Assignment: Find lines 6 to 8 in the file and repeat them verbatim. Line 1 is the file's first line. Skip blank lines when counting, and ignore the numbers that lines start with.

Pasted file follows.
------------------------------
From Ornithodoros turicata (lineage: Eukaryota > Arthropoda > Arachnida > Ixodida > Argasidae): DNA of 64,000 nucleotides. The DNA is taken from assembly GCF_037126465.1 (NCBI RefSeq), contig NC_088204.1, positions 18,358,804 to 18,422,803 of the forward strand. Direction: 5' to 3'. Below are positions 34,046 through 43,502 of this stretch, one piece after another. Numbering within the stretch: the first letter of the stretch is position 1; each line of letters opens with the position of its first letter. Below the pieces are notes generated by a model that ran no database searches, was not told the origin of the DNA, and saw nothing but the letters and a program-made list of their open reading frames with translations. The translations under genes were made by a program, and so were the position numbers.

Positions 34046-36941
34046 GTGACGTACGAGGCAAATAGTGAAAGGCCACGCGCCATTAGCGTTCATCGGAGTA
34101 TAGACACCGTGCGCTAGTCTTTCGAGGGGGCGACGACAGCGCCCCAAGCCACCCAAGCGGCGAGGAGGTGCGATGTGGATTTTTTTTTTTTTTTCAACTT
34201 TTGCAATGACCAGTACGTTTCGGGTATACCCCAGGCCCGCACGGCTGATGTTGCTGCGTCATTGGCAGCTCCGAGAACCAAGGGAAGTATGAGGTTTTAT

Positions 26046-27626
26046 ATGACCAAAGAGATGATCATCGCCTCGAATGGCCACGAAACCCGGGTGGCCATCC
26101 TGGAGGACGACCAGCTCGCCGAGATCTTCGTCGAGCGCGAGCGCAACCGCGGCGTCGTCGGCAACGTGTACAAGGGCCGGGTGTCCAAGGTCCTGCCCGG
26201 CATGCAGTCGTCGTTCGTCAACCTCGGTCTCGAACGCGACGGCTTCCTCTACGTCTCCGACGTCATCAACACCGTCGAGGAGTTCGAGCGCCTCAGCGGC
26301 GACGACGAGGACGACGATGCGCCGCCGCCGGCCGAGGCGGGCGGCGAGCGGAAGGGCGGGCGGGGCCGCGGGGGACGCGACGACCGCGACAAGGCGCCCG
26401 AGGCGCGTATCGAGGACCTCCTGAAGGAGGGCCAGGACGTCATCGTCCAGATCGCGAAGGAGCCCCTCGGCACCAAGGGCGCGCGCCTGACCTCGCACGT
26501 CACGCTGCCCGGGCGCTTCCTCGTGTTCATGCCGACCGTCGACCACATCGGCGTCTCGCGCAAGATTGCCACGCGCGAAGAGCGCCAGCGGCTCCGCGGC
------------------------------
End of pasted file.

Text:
Positions 26046-27626
26046 ATGACCAAAGAGATGATCATCGCCTCGAATGGCCACGAAACCCGGGTGGCCATCC
26101 TGGAGGACGACCAGCTCGCCGAGATCTTCGTCGAGCGCGAGCGCAACCGCGGCGTCGTCGGCAACGTGTACAAGGGCCGGGTGTCCAAGGTCCTGCCCGG